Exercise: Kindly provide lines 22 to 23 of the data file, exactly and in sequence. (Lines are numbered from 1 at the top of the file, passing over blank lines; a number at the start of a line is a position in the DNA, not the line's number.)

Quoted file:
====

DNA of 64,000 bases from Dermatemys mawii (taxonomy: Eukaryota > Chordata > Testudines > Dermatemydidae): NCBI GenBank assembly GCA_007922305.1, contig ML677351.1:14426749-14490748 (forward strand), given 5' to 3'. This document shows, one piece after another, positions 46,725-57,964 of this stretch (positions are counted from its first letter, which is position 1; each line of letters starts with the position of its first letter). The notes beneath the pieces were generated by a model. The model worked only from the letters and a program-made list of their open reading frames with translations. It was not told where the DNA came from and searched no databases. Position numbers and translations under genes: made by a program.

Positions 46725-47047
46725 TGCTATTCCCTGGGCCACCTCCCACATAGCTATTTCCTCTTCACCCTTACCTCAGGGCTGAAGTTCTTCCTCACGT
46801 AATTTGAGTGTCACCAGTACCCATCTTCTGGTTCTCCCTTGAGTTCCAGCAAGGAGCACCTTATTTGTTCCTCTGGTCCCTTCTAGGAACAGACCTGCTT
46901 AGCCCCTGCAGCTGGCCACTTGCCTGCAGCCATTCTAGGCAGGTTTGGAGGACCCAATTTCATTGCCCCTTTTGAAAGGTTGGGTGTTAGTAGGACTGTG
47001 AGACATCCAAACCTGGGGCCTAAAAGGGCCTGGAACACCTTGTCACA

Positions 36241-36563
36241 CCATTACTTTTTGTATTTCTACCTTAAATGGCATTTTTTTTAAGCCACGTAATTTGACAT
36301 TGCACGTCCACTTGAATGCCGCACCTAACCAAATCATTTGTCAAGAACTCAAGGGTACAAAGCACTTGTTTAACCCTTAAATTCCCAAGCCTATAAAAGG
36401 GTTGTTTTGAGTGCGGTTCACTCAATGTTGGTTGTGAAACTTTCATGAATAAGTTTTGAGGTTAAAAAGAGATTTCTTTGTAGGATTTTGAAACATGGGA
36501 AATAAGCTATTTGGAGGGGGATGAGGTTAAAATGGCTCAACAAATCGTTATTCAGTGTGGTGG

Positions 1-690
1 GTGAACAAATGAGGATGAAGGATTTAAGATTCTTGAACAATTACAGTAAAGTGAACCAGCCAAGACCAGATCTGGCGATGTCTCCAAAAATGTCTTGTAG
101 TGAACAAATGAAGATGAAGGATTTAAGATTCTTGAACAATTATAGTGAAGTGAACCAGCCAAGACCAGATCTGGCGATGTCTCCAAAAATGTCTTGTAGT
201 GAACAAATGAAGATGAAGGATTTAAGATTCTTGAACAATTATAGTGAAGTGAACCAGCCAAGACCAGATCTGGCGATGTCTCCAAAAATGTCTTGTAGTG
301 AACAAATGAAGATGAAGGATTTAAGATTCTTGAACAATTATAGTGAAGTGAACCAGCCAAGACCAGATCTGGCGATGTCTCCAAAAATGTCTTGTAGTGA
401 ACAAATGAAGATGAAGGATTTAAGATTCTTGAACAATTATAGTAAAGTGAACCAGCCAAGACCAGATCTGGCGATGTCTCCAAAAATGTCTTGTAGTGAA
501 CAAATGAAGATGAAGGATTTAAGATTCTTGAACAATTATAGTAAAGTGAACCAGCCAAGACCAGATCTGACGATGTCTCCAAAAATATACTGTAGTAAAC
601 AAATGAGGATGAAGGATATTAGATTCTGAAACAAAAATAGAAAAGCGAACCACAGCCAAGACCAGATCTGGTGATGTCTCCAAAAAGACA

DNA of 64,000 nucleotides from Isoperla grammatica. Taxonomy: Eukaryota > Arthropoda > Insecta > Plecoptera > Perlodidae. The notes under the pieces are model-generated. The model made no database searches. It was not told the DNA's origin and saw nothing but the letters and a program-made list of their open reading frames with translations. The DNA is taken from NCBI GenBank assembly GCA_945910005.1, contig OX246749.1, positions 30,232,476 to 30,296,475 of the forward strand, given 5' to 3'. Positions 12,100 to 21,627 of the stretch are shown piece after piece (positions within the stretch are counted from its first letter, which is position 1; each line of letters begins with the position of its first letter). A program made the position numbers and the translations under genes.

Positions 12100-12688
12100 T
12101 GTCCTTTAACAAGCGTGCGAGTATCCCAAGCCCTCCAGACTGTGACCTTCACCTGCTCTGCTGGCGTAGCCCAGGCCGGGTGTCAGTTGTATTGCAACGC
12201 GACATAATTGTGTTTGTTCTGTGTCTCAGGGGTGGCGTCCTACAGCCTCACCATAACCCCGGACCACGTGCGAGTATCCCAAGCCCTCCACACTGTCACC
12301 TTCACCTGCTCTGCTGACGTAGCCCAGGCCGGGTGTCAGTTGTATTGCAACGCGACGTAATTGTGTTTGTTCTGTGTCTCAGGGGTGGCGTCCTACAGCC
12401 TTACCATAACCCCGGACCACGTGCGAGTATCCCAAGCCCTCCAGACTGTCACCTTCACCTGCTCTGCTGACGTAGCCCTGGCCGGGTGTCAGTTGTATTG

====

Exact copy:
12100 T
12101 GTCCTTTAACAAGCGTGCGAGTATCCCAAGCCCTCCAGACTGTGACCTTCACCTGCTCTGCTGGCGTAGCCCAGGCCGGGTGTCAGTTGTATTGCAACGC